Sunday, 1 April 2018

Over the border to Wycoller in Lancashire.







Wycoller is a village in the civil parish of Trawden Forest in Pendle, Lancashire, England. It is located 3 miles east of Colne, near to the junction of the Lancashire, West Yorkshire and North Yorkshire borders.

The village dates back to before the 10th century BC. Central to the village are the ruins of Wycoller Hall. The village is a conservation area, and is closed to outside traffic. There is a car park on Trawden Road and another on the east side of the village opposite Height Laithe Farm on the road towards Haworth.



We have not been here before, and I was looking forward to seeing the ruins of the Hall. 
Driving over into Lancashire through some pretty little towns, I was surprised how it was not to far from where we live.

As you approach  Wycoller  the roads get smaller and smaller and care needs to be taken, unbeknown to use it was a Easter duck race on the beck in the village, which they hold every year. We got parked and left before the end of the race (good tip). It was so nice to see so many people turning up with their family's on a cold Easter day.

Cars are not allowed down in the village, so it didn't take long before the car park was full.
Walking down you can look for Fairies .


Fitted in the small spaces left where branches have been pruned and installed by the Trawden Forest Fairies group across Wycoller and Trawden Forest, the inspiration for the project has its roots in the organiser's father's stories about fairies living in a big tree off Barrowford Road, and aims to delight any children who find them.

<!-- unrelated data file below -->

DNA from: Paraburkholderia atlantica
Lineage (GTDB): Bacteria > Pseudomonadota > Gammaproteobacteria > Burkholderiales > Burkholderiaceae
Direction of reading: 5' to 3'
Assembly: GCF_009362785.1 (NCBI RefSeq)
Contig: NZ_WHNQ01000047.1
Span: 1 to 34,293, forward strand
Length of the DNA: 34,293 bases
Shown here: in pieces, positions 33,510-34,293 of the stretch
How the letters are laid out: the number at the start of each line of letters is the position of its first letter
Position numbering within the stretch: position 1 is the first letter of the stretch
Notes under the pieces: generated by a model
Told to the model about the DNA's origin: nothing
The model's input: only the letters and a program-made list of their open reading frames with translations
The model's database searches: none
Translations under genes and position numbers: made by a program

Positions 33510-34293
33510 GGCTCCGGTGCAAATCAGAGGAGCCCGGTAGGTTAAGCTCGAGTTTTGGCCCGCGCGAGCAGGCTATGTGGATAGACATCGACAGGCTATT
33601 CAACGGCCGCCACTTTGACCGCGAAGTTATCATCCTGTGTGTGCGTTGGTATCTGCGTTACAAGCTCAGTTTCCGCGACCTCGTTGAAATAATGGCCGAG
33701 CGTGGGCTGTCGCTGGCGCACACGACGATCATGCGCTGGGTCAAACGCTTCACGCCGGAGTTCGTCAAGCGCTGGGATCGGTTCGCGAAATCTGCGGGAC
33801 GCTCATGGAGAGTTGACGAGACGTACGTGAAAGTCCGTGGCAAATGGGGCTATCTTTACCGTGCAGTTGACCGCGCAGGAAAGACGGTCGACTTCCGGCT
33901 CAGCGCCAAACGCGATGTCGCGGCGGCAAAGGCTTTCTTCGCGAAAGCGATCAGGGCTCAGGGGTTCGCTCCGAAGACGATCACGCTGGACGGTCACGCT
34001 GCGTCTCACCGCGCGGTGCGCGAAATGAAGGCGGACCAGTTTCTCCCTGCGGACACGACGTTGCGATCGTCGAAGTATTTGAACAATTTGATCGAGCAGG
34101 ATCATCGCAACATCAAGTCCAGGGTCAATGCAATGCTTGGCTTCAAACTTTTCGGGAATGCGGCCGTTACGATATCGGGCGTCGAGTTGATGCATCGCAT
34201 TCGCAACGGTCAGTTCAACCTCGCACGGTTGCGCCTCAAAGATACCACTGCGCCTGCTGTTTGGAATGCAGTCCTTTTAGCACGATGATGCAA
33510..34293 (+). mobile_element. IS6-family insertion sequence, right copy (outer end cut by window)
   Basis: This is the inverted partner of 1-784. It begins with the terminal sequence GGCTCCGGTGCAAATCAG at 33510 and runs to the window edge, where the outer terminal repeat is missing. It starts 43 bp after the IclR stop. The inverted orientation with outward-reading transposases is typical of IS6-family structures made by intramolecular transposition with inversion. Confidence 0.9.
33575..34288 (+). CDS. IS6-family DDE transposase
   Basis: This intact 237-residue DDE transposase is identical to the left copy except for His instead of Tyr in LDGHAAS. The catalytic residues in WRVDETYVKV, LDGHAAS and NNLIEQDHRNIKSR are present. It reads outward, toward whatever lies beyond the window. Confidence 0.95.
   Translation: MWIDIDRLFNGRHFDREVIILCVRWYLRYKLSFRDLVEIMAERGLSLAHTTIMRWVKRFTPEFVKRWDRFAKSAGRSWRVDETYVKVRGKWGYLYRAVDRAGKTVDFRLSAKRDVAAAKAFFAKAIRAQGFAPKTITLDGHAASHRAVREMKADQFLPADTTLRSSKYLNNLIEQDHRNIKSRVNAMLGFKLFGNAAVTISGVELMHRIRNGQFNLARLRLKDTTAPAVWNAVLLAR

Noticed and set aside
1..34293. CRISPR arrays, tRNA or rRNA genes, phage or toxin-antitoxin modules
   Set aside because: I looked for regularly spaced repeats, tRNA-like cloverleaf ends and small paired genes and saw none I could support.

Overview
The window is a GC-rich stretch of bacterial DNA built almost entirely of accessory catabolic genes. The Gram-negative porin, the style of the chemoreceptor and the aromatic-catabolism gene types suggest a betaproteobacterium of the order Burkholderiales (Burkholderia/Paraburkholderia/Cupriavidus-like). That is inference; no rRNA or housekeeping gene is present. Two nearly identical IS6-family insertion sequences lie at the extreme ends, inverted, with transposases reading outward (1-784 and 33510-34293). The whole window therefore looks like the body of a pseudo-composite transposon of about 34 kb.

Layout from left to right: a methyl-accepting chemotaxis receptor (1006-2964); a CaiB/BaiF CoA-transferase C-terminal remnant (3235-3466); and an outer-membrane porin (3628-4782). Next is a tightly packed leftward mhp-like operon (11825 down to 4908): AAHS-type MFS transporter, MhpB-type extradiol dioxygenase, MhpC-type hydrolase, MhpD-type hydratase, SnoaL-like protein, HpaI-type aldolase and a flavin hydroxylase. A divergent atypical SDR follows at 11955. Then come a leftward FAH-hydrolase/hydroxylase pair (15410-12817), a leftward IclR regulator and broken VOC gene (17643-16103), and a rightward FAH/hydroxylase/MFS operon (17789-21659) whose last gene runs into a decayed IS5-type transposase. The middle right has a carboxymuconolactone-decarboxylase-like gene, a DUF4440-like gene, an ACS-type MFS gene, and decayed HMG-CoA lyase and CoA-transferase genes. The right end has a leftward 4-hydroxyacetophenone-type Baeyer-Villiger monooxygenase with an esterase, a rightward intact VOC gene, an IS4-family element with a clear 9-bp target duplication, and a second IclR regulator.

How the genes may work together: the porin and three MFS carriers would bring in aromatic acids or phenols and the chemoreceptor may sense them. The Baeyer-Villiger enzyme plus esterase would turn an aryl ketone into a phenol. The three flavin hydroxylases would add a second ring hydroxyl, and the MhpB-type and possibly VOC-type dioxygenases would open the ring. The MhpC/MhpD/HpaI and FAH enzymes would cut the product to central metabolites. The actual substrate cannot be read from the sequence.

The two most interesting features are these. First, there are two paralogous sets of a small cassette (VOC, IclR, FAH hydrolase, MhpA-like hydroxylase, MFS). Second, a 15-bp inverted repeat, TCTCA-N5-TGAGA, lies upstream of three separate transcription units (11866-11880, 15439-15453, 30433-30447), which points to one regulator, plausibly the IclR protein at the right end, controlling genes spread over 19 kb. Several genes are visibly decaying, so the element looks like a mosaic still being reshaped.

15th century Pack-Horse Bridge

 'Pack-Horse Bridge', a twin arched bridge in the centre of the village, 

End of the duck race.


Wycoller is probably most famous for its Bronte connection. Today Wycoller Hall stands in ruins but this 16th century hall is believed to have been the inspiration for Ferndean Manor in Charlotte Bronte’s novel, ‘Jane Eyre’. The Brontes lived at Haworth, not far from Wycoller, and Charlotte would have passed through here on her way to Gawthorpe Hall when she went to stay with the Kay-Shuttleworths. Charlotte’s description of Ferndean Manor when approached from the old coach road fits Wycoller Hall perfectly.

Originally owned by the Hartley family, the hall was extended in the late 18th century by its last owner, Squire Cunliffe. A keen gambler, Cunliffe also borrowed money against Wycoller Hall to fund the building work. He died heavily in debt in 1818. After his death, stones from the Hall were plundered to build nearby houses and other structures. The hall subsequently fell into ruin.(LINK)












Wycoller Barn

The barn at Wycoller Hall in Wycoller Country Park, Lancashire was built about 1650, probably using timbers from an earlier cruck barn.

It is a typical northern aisled barn with five bays, wide aisles suitable for stalling cattle and a low-pitched roof. The openings in the side indicate it was later converted to a coach house for the hall.

The barn is now the visitor centre for the park. There is large mill pond just above the barn.








On display in the Barn.








The atmospheric ruins of the hall lie by Wycoller Beck which flows through the village. The beck is crossed by no less than seven bridges, the oldest of which is Clam Bridge. Possibly more than 1000 years old, the bridge is listed as an Ancient Monument. It is a simple bridge, just a single slab laid across the beck. It may also have once had a handrail.

Clam Bridge

Close to the ruins of Wycoller Hall is the late 18th / early 19th century Clapper Bridge. Grooves in the bridge formed by the weavers’ clogs were apparently chiselled flat by a farmer whose daughter fell and was fatally injured on the bridge.




Pendle’s Panopticon, Atom